Providing friendly, helpful customer service is not only crucial to selling products but also to building a loyal customer base. On the other hand, when you let service slip, your business can take a tumble just as quickly. Here are two recent examples of bad service that I've encountered.
During an excursion to New York City's Lower East Side, a friend and I stopped into a lingerie shop. Inside, we found shelves and shelves packed with boxes, but not a piece of clothing was in sight. The man at the counter glanced up at us and went back to reading his newspaper. When we asked if we might look at a few things, the man barked, “You have to know what you want. Then I'll get it out for you.” So, unless you have the item’s manufacturer name and exact style number handy, good luck trying to buy anything at that store. We stood there in shock for a minute, then we walked out.
Next, we went to a men's hat store across the street. My friend spotted a grey fedora and asked the person working there if it was "crushable," or if it would return to its original shape after being crammed in a bag or pocket. When the salesperson told us it wasn't, my friend asked if there were any crushable hats he could see. “Not any that look like that,” the salesperson said before turning and walking away.
I'm sure no one reading this column would ever consider running their business the way these two establishments operated, but perhaps there are some lessons here. Small business owners need to ask themselves: Is the customer experience you're providing actually sabotaging business? For example, can your customers see your product? Can they touch it, feel it or try it on or use it before they buy it ?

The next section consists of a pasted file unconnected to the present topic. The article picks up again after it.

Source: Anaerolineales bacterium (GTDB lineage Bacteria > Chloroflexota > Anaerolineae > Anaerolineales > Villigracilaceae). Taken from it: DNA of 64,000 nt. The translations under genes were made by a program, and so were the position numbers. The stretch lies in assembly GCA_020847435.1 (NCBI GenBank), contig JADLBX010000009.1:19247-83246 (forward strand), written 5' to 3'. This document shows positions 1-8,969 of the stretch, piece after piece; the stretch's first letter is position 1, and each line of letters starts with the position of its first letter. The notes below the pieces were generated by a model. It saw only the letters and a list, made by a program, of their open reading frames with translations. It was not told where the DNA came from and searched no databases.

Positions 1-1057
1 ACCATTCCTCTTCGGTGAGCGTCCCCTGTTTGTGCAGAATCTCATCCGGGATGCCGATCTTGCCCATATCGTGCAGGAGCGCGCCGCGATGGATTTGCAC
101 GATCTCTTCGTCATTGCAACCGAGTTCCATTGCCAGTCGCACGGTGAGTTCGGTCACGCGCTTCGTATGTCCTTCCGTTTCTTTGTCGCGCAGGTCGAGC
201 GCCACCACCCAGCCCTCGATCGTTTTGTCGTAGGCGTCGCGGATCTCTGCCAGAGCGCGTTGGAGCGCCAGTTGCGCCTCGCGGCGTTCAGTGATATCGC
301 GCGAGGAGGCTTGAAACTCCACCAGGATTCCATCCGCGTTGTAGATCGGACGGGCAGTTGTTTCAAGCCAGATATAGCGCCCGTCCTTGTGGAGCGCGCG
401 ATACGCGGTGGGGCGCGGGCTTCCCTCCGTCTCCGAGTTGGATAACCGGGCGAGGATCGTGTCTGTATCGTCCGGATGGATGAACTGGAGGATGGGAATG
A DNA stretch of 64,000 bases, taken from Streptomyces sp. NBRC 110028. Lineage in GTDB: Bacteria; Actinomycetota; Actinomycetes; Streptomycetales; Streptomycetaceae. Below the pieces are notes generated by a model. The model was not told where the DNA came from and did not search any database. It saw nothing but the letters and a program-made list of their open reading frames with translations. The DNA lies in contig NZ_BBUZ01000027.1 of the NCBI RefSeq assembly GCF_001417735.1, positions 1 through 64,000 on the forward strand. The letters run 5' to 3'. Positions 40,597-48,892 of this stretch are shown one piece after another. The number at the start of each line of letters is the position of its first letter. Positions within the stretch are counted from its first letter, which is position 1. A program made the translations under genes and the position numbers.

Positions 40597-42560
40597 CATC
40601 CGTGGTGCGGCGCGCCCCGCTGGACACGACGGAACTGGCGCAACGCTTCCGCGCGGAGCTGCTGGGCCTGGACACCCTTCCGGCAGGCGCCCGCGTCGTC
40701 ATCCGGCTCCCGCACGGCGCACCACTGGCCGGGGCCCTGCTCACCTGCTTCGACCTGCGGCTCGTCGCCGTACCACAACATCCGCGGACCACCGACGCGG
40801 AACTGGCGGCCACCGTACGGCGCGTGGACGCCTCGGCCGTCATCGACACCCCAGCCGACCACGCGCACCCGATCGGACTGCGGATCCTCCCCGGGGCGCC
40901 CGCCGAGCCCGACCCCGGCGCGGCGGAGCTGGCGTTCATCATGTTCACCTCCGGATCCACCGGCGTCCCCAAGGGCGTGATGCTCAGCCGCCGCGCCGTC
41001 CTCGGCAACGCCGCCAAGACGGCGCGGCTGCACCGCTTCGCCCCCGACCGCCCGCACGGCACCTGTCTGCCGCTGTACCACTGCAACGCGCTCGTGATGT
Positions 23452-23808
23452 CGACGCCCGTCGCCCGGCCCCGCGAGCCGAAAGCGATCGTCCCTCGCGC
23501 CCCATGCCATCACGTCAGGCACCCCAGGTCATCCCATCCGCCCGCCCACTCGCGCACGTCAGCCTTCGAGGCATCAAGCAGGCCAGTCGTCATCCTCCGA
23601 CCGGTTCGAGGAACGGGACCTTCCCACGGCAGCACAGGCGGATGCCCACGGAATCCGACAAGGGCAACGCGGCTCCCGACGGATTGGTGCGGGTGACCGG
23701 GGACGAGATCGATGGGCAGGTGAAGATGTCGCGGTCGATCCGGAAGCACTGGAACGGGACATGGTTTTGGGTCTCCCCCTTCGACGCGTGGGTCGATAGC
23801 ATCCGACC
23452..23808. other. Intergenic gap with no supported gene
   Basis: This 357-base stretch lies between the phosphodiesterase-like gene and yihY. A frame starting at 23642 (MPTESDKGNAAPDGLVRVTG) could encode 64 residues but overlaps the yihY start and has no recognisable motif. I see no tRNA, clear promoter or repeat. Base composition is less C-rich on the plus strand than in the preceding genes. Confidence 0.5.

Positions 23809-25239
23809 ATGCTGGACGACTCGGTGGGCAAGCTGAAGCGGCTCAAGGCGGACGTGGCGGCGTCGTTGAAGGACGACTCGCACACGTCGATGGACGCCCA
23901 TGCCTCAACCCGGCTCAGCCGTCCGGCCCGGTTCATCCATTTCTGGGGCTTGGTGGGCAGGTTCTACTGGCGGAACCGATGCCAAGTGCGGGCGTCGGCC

Here are four ways you can improve the customer experience and ramp up sales:
- Use pictures: If you sell a service, it's important to provide a list of everything that is included with that service. You should take it a step further by adding relevant photographs to your marketing materials. Those visuals can grab as much, if not more, attention than just a simple description of your services.
- Group similar items: Arrange your products in groups that include related or similar items. Customers are far more likely to purchase a second or third product if it's right there and they can use it.
- Solve the customer's problem: Just because you
don't have the precise product a customer asks for doesn't mean
you can't sell them something else. Find out what it is about
the item they're looking for that is important to them and
suggest other items that have the same or similar
As the business owner, not only should you have the most intimate knowledge about your products/services, you should also know when you can substitute or modify parts of a service to accommodate a customer's needs. Make sure your employees are also aware of these options so that can maintain high-quality customer service when you're not around.
- Reward employees: Unless they're working on commission, many employees figure they earn the same amount of money whether they make the sale or not. Praise and recognition are the most common rewards businesses use to recognize outstanding performance. It's often not practical for cash-strapped small-business owners to offer money as an incentive, but there are other options, such as dinner at a local restaurant, a gift certificate or time off from work.
Remember, the fact that someone has called you, come into your store or has made an inquiry on your website means they hope you have the product or service they're looking for. When someone is ready to buy, give them an experience that encourages and motivates them to do that.
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